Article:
Wednesday, April 1, 2009

Deconstructing IPI Numbers

I finally got around to stitching together the IPI numbers - literally. As my last post on this subject mentioned, DOS has changed the basis of the index to 2005, which means some fancy footwork with splicing the different indexes together. The reason why I wanted to do this is to get a relatively longer view of trends within the industrial sector - which you can't do when the current 2005 index only runs for two years in the monthly series.

In any event some interesting things emerged. Here are the annual log changes in the main indexes, going back to 1999 (which was about the most I had patience to do today):

Note that mining seems to be holding up pretty well - pity it's only got a weight of 23.37. Manufacturing is of course the primary contributor to the downturn. Here are the actual indexes (2000=100):

In terms of output, we're approximately back to the level of 2004. If we take the maximum IPI level as representing full capacity utilisation (there's always some slack, so 90% would probably be a better approximation), then industry is running at about 80% capacity, and manufacturing alone at about 73%. That doesn't strike me as being sustainable for any length of time.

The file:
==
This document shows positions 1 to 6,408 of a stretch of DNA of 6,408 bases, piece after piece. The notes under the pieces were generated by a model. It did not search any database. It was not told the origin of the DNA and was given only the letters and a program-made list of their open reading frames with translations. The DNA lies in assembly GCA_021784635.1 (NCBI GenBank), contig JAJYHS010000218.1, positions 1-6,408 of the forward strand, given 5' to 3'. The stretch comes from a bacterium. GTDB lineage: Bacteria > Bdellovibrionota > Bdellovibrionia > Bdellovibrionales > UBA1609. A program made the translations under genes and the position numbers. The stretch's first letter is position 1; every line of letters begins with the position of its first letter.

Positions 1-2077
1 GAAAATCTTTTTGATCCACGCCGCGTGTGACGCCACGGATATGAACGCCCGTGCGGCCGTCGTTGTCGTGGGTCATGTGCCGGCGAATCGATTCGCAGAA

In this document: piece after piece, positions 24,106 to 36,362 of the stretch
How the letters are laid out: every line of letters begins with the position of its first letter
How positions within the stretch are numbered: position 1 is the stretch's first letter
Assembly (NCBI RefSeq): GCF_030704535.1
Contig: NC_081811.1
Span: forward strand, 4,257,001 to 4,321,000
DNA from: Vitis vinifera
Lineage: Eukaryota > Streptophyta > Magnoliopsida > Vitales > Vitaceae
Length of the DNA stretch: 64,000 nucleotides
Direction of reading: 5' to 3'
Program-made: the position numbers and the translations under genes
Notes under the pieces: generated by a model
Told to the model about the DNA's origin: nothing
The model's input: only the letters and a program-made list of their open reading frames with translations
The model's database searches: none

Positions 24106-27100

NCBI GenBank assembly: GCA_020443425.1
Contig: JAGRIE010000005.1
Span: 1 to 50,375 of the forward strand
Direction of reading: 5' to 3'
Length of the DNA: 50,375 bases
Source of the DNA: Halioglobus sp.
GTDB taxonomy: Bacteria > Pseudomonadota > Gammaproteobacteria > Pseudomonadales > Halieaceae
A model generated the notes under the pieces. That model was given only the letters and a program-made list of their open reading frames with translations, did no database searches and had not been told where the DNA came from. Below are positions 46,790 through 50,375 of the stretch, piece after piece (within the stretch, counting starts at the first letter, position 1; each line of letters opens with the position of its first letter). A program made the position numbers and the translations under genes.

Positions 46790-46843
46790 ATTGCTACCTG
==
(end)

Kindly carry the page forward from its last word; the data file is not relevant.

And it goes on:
Of course, the main problem we have is with the electronics sub-sector (the electrical side of things has long been declining):

E&E output is now back to the same level as August 1999, nearly a decade ago. In terms of the drop in output, it's about 50% below the peak which was reached a short 15 months ago. Rubber, wood and chemicals also show sharp drops, if not quite as catastrophic as E&E:

In domestic manufacturing, the biggest drop is in construction related manufacturing:

All in all, not a pretty picture. The biggest concern is less the sharp declines in output, but rather how long the downturn will last. At this rate, with virtually no slowdown seen in output declines, there is going to be a lot of destruction on the ground of Malaysia's manufacturing capacity if this goes on for more than a few months. Which in turn implies that the risk in the banking system is significantly higher than most people expect.

The inclusion of RM25 billion loan guarantees in the 2nd stimulus package looks better by the minute, especially since it will be available almost immediately. I'm not sure it will do more than buy a little time though.

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